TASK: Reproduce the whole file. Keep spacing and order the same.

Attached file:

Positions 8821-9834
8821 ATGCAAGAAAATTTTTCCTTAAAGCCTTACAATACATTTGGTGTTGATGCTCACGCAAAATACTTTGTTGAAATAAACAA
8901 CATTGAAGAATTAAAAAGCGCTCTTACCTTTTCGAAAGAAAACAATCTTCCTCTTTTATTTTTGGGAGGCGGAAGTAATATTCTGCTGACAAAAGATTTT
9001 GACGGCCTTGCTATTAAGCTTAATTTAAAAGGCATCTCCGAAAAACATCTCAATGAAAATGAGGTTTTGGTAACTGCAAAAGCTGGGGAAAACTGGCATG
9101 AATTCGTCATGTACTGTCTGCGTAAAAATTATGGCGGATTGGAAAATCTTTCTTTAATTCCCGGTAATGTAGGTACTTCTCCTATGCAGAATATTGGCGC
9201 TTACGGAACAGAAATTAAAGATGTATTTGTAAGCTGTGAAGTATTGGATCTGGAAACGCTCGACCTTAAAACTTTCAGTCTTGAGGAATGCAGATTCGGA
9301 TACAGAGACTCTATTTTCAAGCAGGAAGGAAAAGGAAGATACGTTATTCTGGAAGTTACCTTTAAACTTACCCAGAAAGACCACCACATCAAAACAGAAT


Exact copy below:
Positions 8821-9834
8821 ATGCAAGAAAATTTTTCCTTAAAGCCTTACAATACATTTGGTGTTGATGCTCACGCAAAATACTTTGTTGAAATAAACAA
8901 CATTGAAGAATTAAAAAGCGCTCTTACCTTTTCGAAAGAAAACAATCTTCCTCTTTTATTTTTGGGAGGCGGAAGTAATATTCTGCTGACAAAAGATTTT
9001 GACGGCCTTGCTATTAAGCTTAATTTAAAAGGCATCTCCGAAAAACATCTCAATGAAAATGAGGTTTTGGTAACTGCAAAAGCTGGGGAAAACTGGCATG
9101 AATTCGTCATGTACTGTCTGCGTAAAAATTATGGCGGATTGGAAAATCTTTCTTTAATTCCCGGTAATGTAGGTACTTCTCCTATGCAGAATATTGGCGC
9201 TTACGGAACAGAAATTAAAGATGTATTTGTAAGCTGTGAAGTATTGGATCTGGAAACGCTCGACCTTAAAACTTTCAGTCTTGAGGAATGCAGATTCGGA
9301 TACAGAGACTCTATTTTCAAGCAGGAAGGAAAAGGAAGATACGTTATTCTGGAAGTTACCTTTAAACTTACCCAGAAAGACCACCACATCAAAACAGAAT